Floating storage: assessing the risks

Floating storage: assessing the risks

15/03/18

Matteo Lissana, DWF

Floating storage is one of the common by-products of conventional crude oil trading practices: as charterers await market fluctuations, vessels remain stationary en-route to their discharge port. This trading strategy is particularly effective in scenarios when future deliveries are trading at a premium to those in the spot market, a market feature generally known as contango.

For this reason, when oil prices plunge significantly, floating storage can become extensively widespread, as traders wait for a cyclical price surge.

This topical phenomenon raises a series of specific questions on the legal challenges that ship owners and charterers face when dealing with floating storage.

 

The trading history of floating storage

The concept of oil-storage trade developed in early 1990 and reached global attention during the “super contango” phenomenon of 2008, when the West Texas Intermediate (WTI) spot pricing plummeted from US$145 to US$40 per barrel within 5 months. The collapse encouraged a global frenzy to purchase crude oil, and those with access to cheap credit hoarded oil on ULCCs, VLCCs, and Suezmaxes. As a result, during the peak of the “super contango”, over 100 million barrels of oil became stored at sea and, by the end of 2009, one in twelve of the largest crude oil tankers were primarily utilised as floating storage units, rather than for transportation.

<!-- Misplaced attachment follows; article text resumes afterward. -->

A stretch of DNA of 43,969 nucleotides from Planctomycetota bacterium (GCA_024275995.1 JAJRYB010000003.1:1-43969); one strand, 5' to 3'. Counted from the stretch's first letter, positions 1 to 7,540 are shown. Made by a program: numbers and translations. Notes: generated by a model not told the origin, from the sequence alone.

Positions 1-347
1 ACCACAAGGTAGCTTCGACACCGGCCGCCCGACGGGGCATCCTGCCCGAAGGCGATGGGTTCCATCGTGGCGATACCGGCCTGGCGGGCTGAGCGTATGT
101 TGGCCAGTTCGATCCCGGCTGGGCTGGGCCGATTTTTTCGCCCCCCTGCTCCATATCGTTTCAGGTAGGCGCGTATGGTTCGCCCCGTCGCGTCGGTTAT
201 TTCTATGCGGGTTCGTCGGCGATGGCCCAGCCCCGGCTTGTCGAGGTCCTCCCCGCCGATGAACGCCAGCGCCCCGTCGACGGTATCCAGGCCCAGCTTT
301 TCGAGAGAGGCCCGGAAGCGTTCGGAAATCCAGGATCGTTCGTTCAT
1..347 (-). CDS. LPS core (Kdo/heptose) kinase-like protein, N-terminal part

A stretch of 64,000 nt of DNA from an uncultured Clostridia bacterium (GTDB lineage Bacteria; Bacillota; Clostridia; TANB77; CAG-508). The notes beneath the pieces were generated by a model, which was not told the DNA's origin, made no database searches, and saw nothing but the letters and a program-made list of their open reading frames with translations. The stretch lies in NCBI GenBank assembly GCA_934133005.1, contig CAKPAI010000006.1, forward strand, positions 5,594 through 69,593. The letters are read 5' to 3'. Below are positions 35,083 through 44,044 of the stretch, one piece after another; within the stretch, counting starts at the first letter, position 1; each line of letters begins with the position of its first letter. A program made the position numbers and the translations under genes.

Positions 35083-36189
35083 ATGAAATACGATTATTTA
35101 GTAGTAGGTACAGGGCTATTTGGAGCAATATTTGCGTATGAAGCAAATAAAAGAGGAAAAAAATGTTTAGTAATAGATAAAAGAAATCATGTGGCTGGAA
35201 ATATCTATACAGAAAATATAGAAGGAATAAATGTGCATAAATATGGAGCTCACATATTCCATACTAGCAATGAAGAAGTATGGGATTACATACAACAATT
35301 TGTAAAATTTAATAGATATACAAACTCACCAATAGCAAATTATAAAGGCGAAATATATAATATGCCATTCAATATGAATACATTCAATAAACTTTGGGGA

‘By the end of 2009, one in twelve of the largest crude oil tankers were primarily
utilised as floating storage units rather than for transportation.’

 

Today, the oil glut of 2015-2016 has prompted a second wave in global floating storage peaks, and brought new attention to this phenomenon.

As global oil production outpaced demand, by 2014 the world market became oversupplied with crude oil: whilst the demand for floating storage increased, tanker rates soared to new heights. By November 2016, floating storage had reached levels of just over 90 million barrels, a third of which were held in the West African Gulf, Iran and the North Sea. In response to the glut, OPEC and non-OPEC members signed a supply reduction agreement (which was further prolonged by nine months last November), with the intention of coordinating a production cut of 1.8 million barrels a day.

Recently, as the market rebalanced, the Brent Forward curve has transitioned from contango into backwardation, providing Charterers with an incentive to sell oil, rather than store it.

Currently, the Brent forward curve overall remains staunchly in backwardation and floating storage volumes have fallen significantly.

 

The legal implications